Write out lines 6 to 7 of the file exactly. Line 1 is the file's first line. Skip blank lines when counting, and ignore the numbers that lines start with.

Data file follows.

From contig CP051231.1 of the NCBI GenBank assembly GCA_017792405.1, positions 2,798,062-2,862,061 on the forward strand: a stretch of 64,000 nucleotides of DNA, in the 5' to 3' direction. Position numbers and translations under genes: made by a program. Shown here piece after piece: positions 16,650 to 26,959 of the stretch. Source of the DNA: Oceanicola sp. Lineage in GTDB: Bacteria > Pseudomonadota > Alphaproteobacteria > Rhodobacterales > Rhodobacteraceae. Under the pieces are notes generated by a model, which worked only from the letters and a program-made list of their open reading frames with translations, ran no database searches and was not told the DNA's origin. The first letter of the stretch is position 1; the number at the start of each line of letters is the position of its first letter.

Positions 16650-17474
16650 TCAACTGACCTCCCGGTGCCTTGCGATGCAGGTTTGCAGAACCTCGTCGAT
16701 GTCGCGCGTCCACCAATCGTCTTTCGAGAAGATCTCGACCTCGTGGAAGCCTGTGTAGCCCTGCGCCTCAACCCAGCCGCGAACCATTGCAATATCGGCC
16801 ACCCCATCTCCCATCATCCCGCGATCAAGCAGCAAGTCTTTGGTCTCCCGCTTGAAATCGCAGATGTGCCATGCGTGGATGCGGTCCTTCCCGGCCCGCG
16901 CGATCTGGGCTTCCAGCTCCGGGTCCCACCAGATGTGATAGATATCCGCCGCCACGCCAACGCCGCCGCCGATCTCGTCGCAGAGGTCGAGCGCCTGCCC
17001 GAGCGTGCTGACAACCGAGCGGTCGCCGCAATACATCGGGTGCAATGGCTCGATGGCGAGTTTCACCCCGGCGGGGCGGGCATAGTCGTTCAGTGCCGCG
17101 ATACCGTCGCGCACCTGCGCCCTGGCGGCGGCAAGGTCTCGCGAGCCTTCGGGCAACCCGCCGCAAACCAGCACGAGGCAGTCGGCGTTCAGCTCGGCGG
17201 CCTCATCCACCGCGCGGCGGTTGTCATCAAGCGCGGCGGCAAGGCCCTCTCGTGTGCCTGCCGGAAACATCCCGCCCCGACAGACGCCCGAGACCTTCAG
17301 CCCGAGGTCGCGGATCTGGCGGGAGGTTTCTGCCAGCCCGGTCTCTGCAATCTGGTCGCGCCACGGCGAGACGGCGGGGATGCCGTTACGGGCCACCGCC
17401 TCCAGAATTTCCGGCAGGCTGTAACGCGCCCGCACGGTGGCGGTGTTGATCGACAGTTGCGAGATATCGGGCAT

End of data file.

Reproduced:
16901 CGATCTGGGCTTCCAGCTCCGGGTCCCACCAGATGTGATAGATATCCGCCGCCACGCCAACGCCGCCGCCGATCTCGTCGCAGAGGTCGAGCGCCTGCCC
17001 GAGCGTGCTGACAACCGAGCGGTCGCCGCAATACATCGGGTGCAATGGCTCGATGGCGAGTTTCACCCCGGCGGGGCGGGCATAGTCGTTCAGTGCCGCG